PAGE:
Pell Honors Program
Open to students from all academic majors, the Pell Honors Program seeks to provide students with a lively community of highly motivated peers and faculty mentors drawn from many departments and disciplines, united by a passion for and dedication to academic excellence, artistic creativity and intellectual curiosity.
Established in 2001 and named in honor of Claiborne Pell, who represented Rhode Island in the U.S. Senate from 1961-1997, the Pell Honors Program aims to realize Pell’s vision of a liberal arts education as the route to informed and engaged citizenship.
Through the Pell Honors Program, students develop their analytical and communication skills by entering into respectful but critical debates on such topics as politics, international affairs, human nature, ethics, religion and society and culture. They also explore in an academic setting the University’s mercy tradition, which seeks to create a world that is harmonious, just and merciful. Pell Honors graduates leave the program ready to take on the many challenges of a 21st-century global world.
Students must maintain a minimum 3.30 cumulative GPA to remain in the Pell Honors Program. To promote a learning and living community, students in the program are housed together during their first year at the University, with the option to live in Pell Honors housing for their second year.
The Pell Honors Program seeks to utilize a liberal arts education in the mercy tradition as a route to engaged and informed citizenship. Through rigorous academics, an experiential learning requirement, and a variety of co-curricular activities, this community of learners prepares its graduates to improve their world and meet the challenges of today’s global society.
- Opportunity to take rigorous classes with outstanding faculty that focus on critical issues, compelling ideas, foundational questions and significant texts (with an emphasis on primary sources).
- Completion of an experiential learning requirement such as a study abroad program, academic internship or sponsored research with a faculty mentor.
- Access to mentoring and advice in applying for distinguished fellowships such as the Fulbright U.S. Student program and other prestigious scholarship programs.
- Opportunity to attend cultural events, special guest lectures, field trips and social activities sponsored by the honors program and the Pell Center for International Relations and Public Policy.
- Option to waive up to nine overload credits for Pell Honors students in good academic standing (after the fall semester of the first year).
- Access to priority registration for courses within the class year.
- Living in honors program housing and participating in Pell Honors living/learning community activities in the first year (with the option for Pell Honors housing in the second year).
Admission to the Pell Honors Program is highly competitive and by invitation only based on academic merit. Strong preference will be given to those prospective students who apply to the University by the Nov. 1 early decision and early action I deadline.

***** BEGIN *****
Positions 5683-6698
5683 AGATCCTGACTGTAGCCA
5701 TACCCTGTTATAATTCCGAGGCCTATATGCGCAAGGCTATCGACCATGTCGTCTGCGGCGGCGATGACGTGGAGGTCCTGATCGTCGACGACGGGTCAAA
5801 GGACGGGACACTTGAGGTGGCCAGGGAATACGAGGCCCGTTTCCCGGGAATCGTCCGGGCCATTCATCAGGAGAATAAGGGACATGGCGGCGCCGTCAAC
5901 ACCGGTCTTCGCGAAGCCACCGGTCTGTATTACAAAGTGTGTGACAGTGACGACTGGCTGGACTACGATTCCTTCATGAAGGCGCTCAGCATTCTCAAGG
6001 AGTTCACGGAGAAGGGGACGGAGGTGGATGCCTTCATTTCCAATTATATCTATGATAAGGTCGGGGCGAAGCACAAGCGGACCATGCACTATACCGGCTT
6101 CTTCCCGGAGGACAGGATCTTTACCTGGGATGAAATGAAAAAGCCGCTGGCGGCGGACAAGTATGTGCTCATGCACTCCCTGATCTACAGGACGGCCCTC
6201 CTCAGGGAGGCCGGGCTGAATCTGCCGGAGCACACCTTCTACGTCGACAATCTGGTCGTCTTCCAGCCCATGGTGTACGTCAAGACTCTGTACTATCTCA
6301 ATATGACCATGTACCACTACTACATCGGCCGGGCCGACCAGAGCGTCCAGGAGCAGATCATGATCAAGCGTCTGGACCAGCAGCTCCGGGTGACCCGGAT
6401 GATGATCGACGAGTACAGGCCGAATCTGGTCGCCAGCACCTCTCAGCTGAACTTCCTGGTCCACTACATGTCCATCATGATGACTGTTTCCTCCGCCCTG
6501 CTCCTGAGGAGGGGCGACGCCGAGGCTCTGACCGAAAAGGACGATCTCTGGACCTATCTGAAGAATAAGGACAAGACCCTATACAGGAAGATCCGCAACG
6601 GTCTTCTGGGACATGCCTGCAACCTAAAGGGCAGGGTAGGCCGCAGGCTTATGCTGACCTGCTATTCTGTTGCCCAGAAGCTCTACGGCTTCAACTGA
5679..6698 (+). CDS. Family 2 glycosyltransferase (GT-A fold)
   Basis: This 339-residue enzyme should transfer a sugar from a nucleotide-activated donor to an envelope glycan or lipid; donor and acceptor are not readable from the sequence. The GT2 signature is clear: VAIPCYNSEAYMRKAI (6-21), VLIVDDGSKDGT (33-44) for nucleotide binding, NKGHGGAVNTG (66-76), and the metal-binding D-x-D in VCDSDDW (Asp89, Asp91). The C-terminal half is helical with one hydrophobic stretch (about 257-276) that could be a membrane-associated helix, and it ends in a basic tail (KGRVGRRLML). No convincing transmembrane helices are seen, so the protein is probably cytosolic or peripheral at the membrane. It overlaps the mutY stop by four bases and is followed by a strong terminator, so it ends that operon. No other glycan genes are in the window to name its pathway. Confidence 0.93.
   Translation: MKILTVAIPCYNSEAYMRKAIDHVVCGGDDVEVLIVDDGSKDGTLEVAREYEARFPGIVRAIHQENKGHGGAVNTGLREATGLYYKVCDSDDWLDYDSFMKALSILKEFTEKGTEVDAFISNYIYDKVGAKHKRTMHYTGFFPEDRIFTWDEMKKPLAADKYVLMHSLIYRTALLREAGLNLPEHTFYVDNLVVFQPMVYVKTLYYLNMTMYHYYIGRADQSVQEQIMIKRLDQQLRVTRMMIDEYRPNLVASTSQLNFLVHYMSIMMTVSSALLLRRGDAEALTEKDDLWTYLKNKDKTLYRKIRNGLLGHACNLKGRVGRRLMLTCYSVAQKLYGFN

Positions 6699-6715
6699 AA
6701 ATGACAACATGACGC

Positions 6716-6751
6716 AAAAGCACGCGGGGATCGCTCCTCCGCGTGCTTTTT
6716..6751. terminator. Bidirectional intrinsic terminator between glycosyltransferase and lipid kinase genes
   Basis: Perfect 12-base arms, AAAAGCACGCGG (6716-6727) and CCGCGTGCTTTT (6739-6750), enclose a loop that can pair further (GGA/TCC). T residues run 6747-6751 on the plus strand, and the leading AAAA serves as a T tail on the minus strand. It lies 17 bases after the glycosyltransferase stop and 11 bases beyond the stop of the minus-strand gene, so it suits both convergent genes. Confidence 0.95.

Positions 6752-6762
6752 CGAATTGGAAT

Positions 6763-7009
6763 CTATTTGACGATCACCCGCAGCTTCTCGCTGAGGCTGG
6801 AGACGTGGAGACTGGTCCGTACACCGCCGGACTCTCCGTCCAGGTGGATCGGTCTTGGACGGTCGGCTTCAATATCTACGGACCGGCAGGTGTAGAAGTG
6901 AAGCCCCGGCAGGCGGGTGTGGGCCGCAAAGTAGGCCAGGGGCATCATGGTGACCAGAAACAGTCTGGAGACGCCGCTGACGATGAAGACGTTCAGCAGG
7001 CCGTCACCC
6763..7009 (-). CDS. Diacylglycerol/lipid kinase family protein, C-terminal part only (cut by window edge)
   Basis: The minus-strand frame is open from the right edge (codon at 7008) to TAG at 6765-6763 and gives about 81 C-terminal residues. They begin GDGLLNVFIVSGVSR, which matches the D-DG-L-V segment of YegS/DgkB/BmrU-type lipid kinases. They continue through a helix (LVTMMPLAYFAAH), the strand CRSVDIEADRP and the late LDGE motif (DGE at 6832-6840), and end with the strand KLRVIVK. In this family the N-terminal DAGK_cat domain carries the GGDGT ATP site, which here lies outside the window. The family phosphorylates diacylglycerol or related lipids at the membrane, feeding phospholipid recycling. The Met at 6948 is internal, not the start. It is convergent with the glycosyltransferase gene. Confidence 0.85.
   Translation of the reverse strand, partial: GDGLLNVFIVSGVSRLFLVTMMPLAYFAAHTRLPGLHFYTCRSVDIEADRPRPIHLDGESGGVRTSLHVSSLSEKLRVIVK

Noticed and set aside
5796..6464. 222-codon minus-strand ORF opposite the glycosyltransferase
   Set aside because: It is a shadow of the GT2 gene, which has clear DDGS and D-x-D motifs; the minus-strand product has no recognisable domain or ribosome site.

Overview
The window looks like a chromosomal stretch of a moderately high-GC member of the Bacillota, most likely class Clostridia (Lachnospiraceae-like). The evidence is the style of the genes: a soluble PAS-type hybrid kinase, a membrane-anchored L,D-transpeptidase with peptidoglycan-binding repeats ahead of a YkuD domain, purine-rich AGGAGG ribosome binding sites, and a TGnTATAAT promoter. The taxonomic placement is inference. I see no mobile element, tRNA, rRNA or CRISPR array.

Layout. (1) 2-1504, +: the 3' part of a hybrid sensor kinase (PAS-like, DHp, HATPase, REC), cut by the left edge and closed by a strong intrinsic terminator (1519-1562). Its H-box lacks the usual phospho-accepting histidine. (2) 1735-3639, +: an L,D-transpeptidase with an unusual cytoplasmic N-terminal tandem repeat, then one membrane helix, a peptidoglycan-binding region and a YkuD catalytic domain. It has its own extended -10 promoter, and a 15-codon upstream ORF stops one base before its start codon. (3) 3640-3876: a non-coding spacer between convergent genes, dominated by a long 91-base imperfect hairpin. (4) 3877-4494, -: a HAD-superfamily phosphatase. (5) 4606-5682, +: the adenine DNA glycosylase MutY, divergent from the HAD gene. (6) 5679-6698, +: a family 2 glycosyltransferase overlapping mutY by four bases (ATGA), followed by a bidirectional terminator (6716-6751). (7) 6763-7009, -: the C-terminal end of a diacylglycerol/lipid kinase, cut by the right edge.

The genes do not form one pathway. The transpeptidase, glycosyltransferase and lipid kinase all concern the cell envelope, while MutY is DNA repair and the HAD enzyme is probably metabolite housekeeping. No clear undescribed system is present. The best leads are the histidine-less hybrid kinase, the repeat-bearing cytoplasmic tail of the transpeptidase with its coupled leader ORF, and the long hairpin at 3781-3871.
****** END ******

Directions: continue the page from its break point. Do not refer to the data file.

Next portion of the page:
The Pell Honors Program consists of four main components: Specially designed honors sections of core courses, Pell Honors special topics courses, co-curricular activities and an experiential learning requirement.
- First year: Students complete Pell Honors sections of UNV101: University Seminar I and UNV102: University Seminar II. They also take Pell Honors sections in two of the following disciplines: political science, history, economics, sociology and anthropology or psychology. Pell Honors sections carry the letter P in the course code (ex: HIS114-P1).
- Second year: Students complete a Pell Honors special topics course in each semester. The offerings vary each semester.
- Third and fourth years: Students complete the experiential learning requirement, which can take the form of a study abroad program, an academic internship, sponsored research with a faculty mentor or professional fieldwork (nursing, education and social work majors only).
Throughout their four-year experience, Pell Honors students participate in activities that may include workshops, lectures, reading groups, discussions and field trips.
Clarissa Verleur '17
Originally from New Jersey, Clarissa Verleur '17 was drawn to Salve Regina because it was a small university that offered academic programs in communications and literature. The Pell Honors Program also appealed to her.
I went to Newport for one of the admitted student days, and I watched a presentation on the Pell Honors Program. I felt like it really spoke to the things that I wanted to get out of my college education. It was one of the main reasons I chose Salve.
Rhiannon Morrissey '16
When she first came to Salve Regina, Rhiannon Morrissey ’16, who majored in biology with minors in chemistry and history, had no idea just how much the University would influence her future career path. Now, as she pursues a Ph.D. at the University of Texas MD Anderson Cancer Center, Morrissey still attributes everything she’s gained since from her time at Salve Regina.
Salve is such a special school to begin with, and I think that Salve formed so much of who I am. The Pell Honors Program was one of the big parts of my experience, and I couldn’t be happier that I took part in the program.
Mary Brown '16
Mary Brown '16 grew up in a small town in Maine, but her experiences at Salve Regina led her on a remarkable journey that has taken her across the world. As a member of the Pell Honors Program, Brown was required to pursue a study abroad program, academic internship, sponsored research or professional fieldwork as an upperclassman. During her junior year, she studied in Florence, Italy.
I traveled around and experienced Italian culture through an anthropologic lens. It was super monumental to my whole life. It ended up being very impactful for my trajectory.